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Health Benefits of Arugula: From Anti-Cancer Effects to Aphrodisiac Properties


Arugula's Health Benefits (Beyond Anti-Cancer Effects)

Arugula, or rocket, is the general name attributed to the edible and highly nutritious cultivars of Eruca sativa and Diplotaxis tenufolia. In the Unites States, the term arugula is almost always used to refer to Eruca sativa Mill, which is commonly known as salad rocket or garden rocket in Great Britain. Diplotaxis tenufolia, which is closely related to Eruca sativa both in terms of nutritional value and health benefits, is commonly known as wild arugula or wild rocket.

Both cultivated garden arugula and wild arugula are members of the Brassica (or cruciferous) family of plants, a genus that comprises some of the world's healthiest foods, including the nutritional superstar broccoli and the cancer-fighting superfood kale. Therefore, it is not surprising that also arugula has a wealth of health benefits. Arugula has been shown, for example, to provide phytochemicals with anti-cancer effects, to act as an aphrodisiac and a fertility booster, to exert anti-ulcer activity in animals, and to contain significant levels of cardioprotective nutrients such as vitamins C and K. To get the full scoop on the health benefits of arugula (or salad rocket if you live in the UK), keep reading.


Arugula – The Ultimate Anti-Cancer Salad Green?

One of the most famous health benefits of cruciferous vegetables is their anti-cancer activity. However, there seems to be quite some differences between various cruciferous vegetables in terms of anti-cancer potential. A study funded by Australia's Rural Industries Research and Development Corporation (RIRDC) estimated that arugula greens have more anti-cancer potential than other commonly consumed cruciferous vegetable. In this study, the anti-cancer potential of mature arugula leaves was estimated to be even higher than that of the daikon, radishes, kohlrabi (German turnip), wasabi, garden cress, cabbage, Chinese broccoli, mizuna, komatsuna, or broccoli.

What's more, also arugula sprouts were found to have significant anti-cancer potential, similar to that of mature arugula leaves. However, when it comes to cancer-fighting edible sprouts, radish sprouts and broccoli sprouts appear to be the ultimate champions.

The potential anti-cancer effects of arugula greens and arugula sprouts have been attributed to their high concentration of glucosinolates. When brought into contact with the enzyme myrosinase, glucosinolates turn into isothiocyanates, pungent phytochemicals that have been shown to induce Phase II enzymes (detoxifying enzymes that facilitate the removal of carcinogenic substances from the body) and to stimulate self-destruction of cancer cells.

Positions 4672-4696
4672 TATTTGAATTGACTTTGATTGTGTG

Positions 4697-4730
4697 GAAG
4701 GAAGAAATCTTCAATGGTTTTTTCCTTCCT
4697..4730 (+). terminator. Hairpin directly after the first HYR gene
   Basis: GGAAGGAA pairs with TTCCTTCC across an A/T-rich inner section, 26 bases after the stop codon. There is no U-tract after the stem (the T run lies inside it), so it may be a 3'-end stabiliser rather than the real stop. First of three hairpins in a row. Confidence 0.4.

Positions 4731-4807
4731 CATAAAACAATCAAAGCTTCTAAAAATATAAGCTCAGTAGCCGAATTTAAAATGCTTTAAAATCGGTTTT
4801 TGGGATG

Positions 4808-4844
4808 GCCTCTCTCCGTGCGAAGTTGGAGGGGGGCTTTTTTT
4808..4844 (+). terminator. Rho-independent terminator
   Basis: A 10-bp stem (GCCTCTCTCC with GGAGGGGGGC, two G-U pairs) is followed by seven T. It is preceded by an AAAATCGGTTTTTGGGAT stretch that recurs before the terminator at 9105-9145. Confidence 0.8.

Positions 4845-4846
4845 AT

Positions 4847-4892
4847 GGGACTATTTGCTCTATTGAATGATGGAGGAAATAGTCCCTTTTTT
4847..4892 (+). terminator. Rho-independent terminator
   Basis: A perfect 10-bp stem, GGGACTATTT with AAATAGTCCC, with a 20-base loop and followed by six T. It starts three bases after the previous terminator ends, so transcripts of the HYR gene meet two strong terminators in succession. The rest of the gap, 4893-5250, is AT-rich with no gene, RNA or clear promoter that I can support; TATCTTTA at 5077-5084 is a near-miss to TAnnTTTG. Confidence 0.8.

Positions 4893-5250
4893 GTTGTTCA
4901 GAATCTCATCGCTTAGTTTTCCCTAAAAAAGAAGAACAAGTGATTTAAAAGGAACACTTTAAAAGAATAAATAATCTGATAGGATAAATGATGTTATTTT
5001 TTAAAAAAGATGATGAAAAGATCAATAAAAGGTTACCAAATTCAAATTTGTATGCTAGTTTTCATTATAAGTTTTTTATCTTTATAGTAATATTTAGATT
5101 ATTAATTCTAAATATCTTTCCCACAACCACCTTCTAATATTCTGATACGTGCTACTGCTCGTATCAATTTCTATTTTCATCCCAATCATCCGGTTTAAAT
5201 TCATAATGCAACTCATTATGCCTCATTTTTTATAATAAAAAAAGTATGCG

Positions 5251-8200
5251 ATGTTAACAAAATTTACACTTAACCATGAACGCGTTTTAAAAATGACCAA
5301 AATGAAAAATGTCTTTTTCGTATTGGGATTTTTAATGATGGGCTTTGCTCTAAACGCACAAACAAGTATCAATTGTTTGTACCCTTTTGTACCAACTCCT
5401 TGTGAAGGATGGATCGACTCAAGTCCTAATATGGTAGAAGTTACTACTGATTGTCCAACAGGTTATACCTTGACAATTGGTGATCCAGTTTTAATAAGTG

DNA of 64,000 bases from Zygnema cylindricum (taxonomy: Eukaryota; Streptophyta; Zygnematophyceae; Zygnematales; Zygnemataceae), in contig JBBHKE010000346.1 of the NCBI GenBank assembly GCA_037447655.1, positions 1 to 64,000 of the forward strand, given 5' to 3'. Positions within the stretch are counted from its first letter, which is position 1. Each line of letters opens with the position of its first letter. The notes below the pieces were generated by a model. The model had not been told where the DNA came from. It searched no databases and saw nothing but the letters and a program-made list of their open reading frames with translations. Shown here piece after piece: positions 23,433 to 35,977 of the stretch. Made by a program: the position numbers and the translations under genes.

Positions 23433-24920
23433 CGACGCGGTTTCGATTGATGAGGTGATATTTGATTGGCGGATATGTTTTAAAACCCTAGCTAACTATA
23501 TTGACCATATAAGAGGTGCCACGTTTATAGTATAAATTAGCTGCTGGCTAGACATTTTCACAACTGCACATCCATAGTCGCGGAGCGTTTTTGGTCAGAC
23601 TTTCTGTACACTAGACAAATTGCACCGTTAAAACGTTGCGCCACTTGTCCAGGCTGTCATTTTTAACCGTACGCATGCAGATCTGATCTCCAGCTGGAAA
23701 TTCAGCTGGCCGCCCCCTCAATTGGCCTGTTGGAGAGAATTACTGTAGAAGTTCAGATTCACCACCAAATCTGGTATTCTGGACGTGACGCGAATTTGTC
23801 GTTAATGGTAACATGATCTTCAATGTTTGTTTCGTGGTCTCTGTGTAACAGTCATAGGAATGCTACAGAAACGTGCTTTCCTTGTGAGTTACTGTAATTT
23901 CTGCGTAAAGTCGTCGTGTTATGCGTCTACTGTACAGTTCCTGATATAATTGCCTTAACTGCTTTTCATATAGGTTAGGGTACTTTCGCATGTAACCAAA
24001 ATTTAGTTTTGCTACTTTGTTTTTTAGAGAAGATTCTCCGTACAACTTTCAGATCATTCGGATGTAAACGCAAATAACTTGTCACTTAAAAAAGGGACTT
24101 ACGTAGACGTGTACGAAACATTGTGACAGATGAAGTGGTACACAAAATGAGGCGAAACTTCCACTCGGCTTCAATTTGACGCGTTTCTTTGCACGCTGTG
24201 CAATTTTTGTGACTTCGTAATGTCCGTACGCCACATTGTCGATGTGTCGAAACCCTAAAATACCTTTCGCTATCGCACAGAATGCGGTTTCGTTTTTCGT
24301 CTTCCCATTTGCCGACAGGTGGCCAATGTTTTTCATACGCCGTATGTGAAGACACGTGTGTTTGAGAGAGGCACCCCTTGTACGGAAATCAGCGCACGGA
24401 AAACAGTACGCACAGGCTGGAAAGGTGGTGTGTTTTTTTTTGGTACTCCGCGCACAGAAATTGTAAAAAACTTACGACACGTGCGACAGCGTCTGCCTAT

Health Claims About Arugula's Aphrodisiac Properties Backed by Research

In traditional Arabic medicine, Jarjeer (Arabic for arugula) is considered a strong aphrodisiac, and both the seeds and the tender leaves of the arugula plant have been used to boost sexual desire and performance in Arab countries for centuries.

In recent years, also the scientific community has begun to show interest in arugula's effects on sexual health. A study published in the March 2013 issue of the Journal of Al-Nahrain University found that administration of arugula leaf extracts boosted testosterone levels (indicative of increased sexual desire) and sperm activity (indicative of improved fertility) in mice. These results suggest that the phytochemicals and/or nutrients in arugula may indeed have aphrodisiac and fertility-enhancing properties.


Arugula Has Anti-Ulcer Properties in Rodents, Study Shows


A study published in the April 2009 issue of the World Journal of Gastroenterology found that arugula extract had anti-ulcer activity in rats with experimentally-induced gastric lesions. The researchers believe that the anti-ulcer effects of arugula are linked to its prostaglandin-mediated activity and/or its anti-secretory and antioxidant properties.

However, given the lack of studies investigating the potential anti-ulcer effects of arugula extracts in humans, it is premature to draw conclusions about the potential health benefits of arugula in people with an increased risk of gastric ulcers.


A Powerhouse of Heart Healthy Nutrients

Packed with both vitamin C and vitamin K, arugula may also provide significant health benefits for people who are looking to reduce their risk of heart disease or other cardiovascular illnesses. A study published in the April 2004 edition of the Journal of the American College of Nutrition discovered that people who received a daily Vitamin C supplement showed a 24% drop in their plasma CRP levels after just two months. Experts believe that a person's CRP levels (C-reactive protein levels) may be an even more accurate measure of the person's heart disease risk than cholesterol levels.

Vitamin K, in turn, is believed to boost cardiovascular health by pushing calcium into your bones, instead of directing it into your arteries.




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